Monday, 5 May 2008

A Welsh week-end

Just back from a bank holiday week-end in Wales, to find that my first attempt to use Blogger’s new method of scheduling a blog post in advance (for yesterday morning) seems to have worked out; something I didn’t take for granted, since my command even of simple technology is rather hit-and-miss. And it was great, on returning, to come across two very generous reviews of Waterloo Sunset, on Juliet Doyle's 'Musings from a Muddy Island', and Roberta Rood's 'Books to the Ceiling'.

North Wales is one of my favourite places in the world; a beautiful area that I’ve known since childhood. This week-end we had pretty much the best weather of the year so far (not saying much, to be honest) and there was the chance to enjoy trips by funicular tram, cable car (the trip up the Great Orme is apparently the longest cable car ride in Britain) and speedboat. Castles, traction engines, Punch and Judy shows – all the elements of a traditional British setting were in evidence. All very enjoyable, and I had the chance to think about some aspects of the current work-in-progress, as well as making a start, at long last, on Ann Cleeves’ latest book White Nights.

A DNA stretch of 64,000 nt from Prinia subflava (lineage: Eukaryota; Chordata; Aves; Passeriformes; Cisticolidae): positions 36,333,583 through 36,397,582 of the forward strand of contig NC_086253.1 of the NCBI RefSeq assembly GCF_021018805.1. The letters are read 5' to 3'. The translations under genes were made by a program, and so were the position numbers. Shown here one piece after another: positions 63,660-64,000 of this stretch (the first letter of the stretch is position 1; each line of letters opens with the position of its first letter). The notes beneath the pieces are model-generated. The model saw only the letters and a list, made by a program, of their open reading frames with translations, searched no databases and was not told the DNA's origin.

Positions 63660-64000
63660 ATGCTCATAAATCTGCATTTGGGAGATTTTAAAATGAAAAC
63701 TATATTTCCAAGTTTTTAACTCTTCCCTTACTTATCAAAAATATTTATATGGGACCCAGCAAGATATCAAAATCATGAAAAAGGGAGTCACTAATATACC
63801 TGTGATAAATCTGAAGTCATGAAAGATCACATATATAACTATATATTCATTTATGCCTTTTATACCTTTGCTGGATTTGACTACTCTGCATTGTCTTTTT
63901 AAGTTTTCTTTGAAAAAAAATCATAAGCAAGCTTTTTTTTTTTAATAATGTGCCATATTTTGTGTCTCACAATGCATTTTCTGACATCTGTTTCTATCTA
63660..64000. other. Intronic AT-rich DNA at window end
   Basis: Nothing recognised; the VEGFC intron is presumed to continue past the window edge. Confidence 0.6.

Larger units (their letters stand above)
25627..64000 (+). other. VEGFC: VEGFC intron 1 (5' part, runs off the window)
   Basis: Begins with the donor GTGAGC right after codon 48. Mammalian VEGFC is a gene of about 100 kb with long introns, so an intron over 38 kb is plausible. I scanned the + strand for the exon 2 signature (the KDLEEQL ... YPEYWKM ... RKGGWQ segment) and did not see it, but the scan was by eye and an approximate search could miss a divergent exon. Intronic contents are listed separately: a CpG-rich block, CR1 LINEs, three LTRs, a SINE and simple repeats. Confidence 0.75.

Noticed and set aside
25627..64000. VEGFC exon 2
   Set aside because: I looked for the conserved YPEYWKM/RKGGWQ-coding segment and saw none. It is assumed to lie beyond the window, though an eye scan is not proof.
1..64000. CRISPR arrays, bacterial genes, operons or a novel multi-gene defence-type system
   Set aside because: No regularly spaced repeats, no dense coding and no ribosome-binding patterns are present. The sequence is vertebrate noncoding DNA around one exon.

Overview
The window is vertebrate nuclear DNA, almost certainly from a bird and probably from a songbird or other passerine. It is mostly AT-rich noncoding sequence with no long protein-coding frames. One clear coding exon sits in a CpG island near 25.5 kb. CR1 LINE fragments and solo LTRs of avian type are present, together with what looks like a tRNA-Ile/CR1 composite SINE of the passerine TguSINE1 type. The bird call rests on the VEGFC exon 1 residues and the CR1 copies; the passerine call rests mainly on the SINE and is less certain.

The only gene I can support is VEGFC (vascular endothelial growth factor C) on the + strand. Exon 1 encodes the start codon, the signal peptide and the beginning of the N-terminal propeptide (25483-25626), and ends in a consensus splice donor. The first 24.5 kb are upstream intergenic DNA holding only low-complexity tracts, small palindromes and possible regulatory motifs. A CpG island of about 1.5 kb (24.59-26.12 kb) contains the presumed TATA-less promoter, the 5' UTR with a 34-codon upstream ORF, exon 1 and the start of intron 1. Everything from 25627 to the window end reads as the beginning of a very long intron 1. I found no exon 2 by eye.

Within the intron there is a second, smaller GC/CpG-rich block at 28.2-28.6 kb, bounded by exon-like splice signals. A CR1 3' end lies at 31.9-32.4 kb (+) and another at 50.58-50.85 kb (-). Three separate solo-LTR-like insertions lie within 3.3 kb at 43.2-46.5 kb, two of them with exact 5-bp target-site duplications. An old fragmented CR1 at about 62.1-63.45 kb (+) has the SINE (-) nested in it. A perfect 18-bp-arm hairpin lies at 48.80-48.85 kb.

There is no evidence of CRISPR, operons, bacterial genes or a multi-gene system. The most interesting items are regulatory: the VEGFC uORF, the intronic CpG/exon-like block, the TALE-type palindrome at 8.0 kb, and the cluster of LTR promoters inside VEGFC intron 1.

Oddly enough, Wales has not featured extensively in crime fiction, although I’ve set one or two short stories there. Lindsay Ashford, who lives in Borth, writes a series set in mid-Wales, and there have been a few notable novels with a Welsh background – an example that springs to mind is Christianna Brand’s Cat and Mouse, while I’m sure there must be quite a few that I’ve forgotten. However, I’m not convinced that the full potential of this marvellous country as a background for detective fiction has yet been adequately explored. One day, I might have a go at a Welsh-based crime novel myself.


Karen (Euro Crime) said...

Hi Martin, I've got a list of Welsh authors, though they don't all set their books in Wales:

Sarah Hilary said...

I LOVE North Wales! Spent all my holidays there as a child (both my grandmothers lived in Old Colwyn) and regularly return with my daughter to haunts like Conway, Gwdyr and Rhos-on-Sea. Have you ever been to the Harlequin Puppet Theatre? I was once permitted back-stage and can still see that room hung with what looked like hundreds of huge marionnettes. Great setting for a crime novel scene!

Martin Edwards said...

Thanks, Karen. Several names in your list I shouldn't have forgotten, even for a moment!

Sarah, though I spent numerous childhood holidays in Colwyn Bay (at a hotel now demolished, sad to say) I have never been to the Harlequin, which is not easy with hindsight to understand! I still love the area. As a boy, I didn't rate Llandudno, but a lot of money has been spent on it, and it is now marvellous.